"There are conditions where the drawing and presenting of a pistol may constitute an assault. Lawson v. State, [30 Ala. 14] supra; State v. Church, 63 N.C. 15. But where, as here, the evidence rebuts any presumption of an intended battery, there should be no conviction for an assault. The motion for a new trial should have been granted."

Irrespective of what all may have been in the mind of Parnell as he shot at and into the residence of Captain Duke, which may be or may have been otherwise shown, there is nothing in the substantive evidence[1] in this case, including all substantive circumstantial evidence, that justifies a finding that there was any force or violence directed at the person of Captain Duke or that there was any intent to injure Captain Duke personally, or anyone else in the house as to whom there may have been a transferable intent. The circumstances show an intent to shoot at the house and into the house, and at one time, to "shoot up" the automobile of Captain Duke, but there is no evidence whatever of any knowledge *332 upon the part of either Parnell or appellant that the house was being occupied at the time, and, even if there were, there is no evidence that any occupant in the house was at a place therein where he or she could have been injured or caused to be apprehensive of immediate personal injury by reason of a pistol's being fired at or into the house.

The circumstances as to the second shooting into the house by Parnell could well shed more light on all that Parnell may have been intending to do on both occasions, but the circumstances of the second shooting were not admitted in evidence in this case and do not constitute any part of the case against appellant, who was not present when the second incident occurred and had no connection with it.

In saying that the substantive evidence in this case fails to show an assault, and that the out-of-court statements of Parnell do not constitute substantive evidence, we do not mean to imply that if such statements were properly considered as substantive evidence, there is sufficient evidence to support the verdict. Even then the evidence, if any, tending to show an assault lacks substantiality, which is necessary to the presentation of a jury issue. The scintilla rule does not apply in a criminal case. Ex parte Grimmett, 228 Ala. 1, 152 So. 263 (1933); Smith v. State, Ala.Cr. App., 337 So. 2d 53 (1976).

We think what we have stated is sufficient to show the necessity for a reversal of the judgment of the trial court. We also think that there is an additional reason for such a conclusion, which is to be found in the difference between the status of Parnell and the status of appellant, which we will now discuss.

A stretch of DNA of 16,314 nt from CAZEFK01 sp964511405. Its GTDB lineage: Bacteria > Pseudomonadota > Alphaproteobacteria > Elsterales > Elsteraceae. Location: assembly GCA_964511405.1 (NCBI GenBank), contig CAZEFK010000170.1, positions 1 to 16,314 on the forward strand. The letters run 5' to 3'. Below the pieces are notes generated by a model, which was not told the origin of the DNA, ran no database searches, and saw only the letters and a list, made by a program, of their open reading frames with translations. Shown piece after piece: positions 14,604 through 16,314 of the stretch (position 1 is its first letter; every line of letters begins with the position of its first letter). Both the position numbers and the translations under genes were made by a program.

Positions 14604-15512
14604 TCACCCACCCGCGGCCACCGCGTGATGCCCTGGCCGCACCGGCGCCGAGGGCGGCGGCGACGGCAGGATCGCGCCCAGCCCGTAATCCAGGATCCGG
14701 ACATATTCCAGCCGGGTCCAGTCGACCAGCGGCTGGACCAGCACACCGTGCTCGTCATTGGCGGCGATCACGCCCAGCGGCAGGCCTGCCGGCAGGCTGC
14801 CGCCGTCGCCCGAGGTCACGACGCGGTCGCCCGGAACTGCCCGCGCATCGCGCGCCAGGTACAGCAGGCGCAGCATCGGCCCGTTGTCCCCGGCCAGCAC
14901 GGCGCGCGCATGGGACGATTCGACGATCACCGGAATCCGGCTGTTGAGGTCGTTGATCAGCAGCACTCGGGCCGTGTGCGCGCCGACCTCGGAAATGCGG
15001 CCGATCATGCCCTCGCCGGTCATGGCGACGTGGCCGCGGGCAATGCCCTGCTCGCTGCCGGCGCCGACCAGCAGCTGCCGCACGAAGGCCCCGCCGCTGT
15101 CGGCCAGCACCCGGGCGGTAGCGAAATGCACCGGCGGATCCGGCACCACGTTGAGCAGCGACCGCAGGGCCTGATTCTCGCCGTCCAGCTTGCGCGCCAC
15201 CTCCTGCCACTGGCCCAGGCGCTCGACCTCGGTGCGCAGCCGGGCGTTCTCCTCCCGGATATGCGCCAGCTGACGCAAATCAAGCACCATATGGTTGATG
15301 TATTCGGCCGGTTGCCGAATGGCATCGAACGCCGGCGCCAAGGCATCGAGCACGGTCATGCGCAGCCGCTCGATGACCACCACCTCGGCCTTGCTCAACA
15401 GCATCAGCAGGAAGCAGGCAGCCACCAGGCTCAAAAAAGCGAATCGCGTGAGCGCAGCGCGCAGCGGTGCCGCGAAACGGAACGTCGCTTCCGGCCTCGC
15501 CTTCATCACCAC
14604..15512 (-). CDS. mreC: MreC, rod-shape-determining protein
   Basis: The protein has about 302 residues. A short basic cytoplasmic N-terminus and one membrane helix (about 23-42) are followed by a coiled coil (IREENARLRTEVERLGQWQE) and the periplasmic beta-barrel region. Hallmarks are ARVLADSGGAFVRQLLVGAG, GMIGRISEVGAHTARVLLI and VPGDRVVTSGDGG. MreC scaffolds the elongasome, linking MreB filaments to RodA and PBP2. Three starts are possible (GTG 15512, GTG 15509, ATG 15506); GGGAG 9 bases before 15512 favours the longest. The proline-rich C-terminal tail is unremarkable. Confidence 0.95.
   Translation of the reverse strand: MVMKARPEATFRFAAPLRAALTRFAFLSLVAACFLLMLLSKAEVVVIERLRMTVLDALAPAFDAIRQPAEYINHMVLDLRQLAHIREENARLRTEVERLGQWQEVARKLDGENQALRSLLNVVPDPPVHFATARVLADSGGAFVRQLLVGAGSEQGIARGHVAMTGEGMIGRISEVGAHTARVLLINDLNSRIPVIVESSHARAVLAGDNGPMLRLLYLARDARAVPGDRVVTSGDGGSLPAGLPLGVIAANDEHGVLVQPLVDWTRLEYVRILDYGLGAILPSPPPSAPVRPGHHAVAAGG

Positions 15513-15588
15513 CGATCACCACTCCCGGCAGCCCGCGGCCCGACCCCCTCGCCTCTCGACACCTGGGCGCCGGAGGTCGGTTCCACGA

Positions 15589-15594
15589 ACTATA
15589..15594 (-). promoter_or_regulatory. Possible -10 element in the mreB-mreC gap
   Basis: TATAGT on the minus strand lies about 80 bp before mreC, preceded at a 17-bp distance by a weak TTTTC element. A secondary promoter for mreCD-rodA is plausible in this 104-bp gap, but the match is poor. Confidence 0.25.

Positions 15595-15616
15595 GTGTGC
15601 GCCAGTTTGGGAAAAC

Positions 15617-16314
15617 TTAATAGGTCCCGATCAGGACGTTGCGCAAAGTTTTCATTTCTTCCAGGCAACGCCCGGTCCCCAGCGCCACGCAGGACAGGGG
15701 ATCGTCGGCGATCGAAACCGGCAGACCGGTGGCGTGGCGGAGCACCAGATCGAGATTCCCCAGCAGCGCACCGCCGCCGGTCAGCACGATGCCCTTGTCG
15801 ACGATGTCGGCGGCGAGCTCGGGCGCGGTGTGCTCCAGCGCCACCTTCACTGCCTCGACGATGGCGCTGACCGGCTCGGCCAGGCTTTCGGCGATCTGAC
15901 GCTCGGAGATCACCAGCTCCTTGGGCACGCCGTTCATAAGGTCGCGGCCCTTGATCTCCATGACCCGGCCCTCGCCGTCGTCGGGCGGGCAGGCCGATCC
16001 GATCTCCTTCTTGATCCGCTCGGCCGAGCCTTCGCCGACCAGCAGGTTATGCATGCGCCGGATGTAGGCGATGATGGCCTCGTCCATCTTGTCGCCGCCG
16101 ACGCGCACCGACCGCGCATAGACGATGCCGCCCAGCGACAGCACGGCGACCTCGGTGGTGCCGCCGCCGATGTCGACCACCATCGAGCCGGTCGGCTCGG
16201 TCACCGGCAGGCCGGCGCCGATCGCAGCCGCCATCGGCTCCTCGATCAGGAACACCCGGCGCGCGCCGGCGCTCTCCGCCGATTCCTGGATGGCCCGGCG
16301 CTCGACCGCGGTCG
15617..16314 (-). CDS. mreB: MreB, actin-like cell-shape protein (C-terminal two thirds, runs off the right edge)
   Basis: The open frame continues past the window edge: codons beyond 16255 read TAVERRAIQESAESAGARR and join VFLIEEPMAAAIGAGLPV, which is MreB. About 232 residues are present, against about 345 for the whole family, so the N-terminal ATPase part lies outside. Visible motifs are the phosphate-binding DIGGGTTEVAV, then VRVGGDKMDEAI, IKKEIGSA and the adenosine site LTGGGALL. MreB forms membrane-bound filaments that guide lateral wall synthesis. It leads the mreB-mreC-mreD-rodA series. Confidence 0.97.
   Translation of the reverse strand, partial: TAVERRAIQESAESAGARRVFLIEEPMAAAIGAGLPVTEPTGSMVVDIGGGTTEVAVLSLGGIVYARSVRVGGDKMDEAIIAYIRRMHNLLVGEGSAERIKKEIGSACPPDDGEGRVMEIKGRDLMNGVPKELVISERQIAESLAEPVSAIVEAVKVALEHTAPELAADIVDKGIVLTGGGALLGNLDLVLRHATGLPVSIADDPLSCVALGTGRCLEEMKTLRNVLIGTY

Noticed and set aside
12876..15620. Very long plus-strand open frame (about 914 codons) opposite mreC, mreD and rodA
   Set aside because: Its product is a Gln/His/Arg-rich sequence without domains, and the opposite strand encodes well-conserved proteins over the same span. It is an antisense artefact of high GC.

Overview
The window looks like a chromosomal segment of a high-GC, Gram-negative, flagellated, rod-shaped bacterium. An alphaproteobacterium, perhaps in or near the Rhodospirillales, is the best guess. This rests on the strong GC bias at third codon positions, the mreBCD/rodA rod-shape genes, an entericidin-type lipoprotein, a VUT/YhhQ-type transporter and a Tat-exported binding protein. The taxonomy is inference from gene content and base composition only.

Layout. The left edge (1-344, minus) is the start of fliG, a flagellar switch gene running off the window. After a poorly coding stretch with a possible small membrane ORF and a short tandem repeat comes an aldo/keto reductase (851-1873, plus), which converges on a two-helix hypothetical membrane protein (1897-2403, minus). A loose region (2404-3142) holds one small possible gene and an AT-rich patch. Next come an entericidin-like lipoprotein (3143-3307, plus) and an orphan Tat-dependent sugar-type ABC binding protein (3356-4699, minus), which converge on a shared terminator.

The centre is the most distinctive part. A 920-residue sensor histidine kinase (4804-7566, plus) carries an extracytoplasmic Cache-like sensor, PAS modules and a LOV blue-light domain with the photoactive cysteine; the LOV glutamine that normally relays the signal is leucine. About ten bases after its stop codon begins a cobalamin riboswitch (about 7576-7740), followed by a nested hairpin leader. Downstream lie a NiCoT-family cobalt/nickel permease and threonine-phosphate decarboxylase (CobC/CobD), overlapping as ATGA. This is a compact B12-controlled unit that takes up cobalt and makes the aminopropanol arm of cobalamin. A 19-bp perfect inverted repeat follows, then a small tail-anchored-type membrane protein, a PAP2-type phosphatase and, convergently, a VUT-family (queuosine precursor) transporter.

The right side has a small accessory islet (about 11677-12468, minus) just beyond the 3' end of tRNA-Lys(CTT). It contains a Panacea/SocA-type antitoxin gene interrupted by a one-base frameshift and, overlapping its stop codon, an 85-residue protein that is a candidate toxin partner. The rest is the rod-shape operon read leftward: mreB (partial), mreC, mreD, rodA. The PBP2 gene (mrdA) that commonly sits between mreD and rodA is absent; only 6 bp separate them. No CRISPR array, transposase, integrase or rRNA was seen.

As to the felony charge, assault with intent to murder, the State relied upon Code of Alabama, Recomp.1958, Tit. 14, § 14, making persons concerned in the commission of a felony indictable, triable and punishable as principals if they aid or abet in the commission of the felony. As to the lesser included offense, assault, a misdemeanor, one who is an aider or abettor was triable and punishable as a principal at common law. Boyd v. State, 3 Ala.App. 178, 57 So. 1019 (1912); Gratton v. State, 4 Ala. App. 172, 59 So. 183 (1912).

The language of some of the cases emphasizing the requirements necessary or sufficient to make one accountable as a principal, who aids or abets another in the commission of a felony, has apparently been taken by some to mean that if one meets all of the requirements of an aider or abettor in the commission of a crime contemplated by the two or more conspirators, he becomes the aider or abettor of the other conspirator or conspirators in the commission of every crime committed by him or them in the course of overt action pursuant to the conspiracy. Such misconception should no longer prevail in view of the illuminating treatment of the subject by Judge Bookout in Howell v. State, Ala.Cr. App., 339 So. 2d 138, 139 (1976), wherein the principle is accurately stated as follows:

"Every person engaging in a joint enterprise is not automatically and equally guilty of a crime committed independently by another participant in the venture. A conspiracy necessary to fix guilt on all participants must be one in which all have a meeting of the minds (though only for an instant) to commit the crime charged. A different crime independently committed and not a foreseeable consequence of the conspiracy can hardly be charged to one who neither participated in its commission, nor aided therein, although all originally started out on some other illegal venture."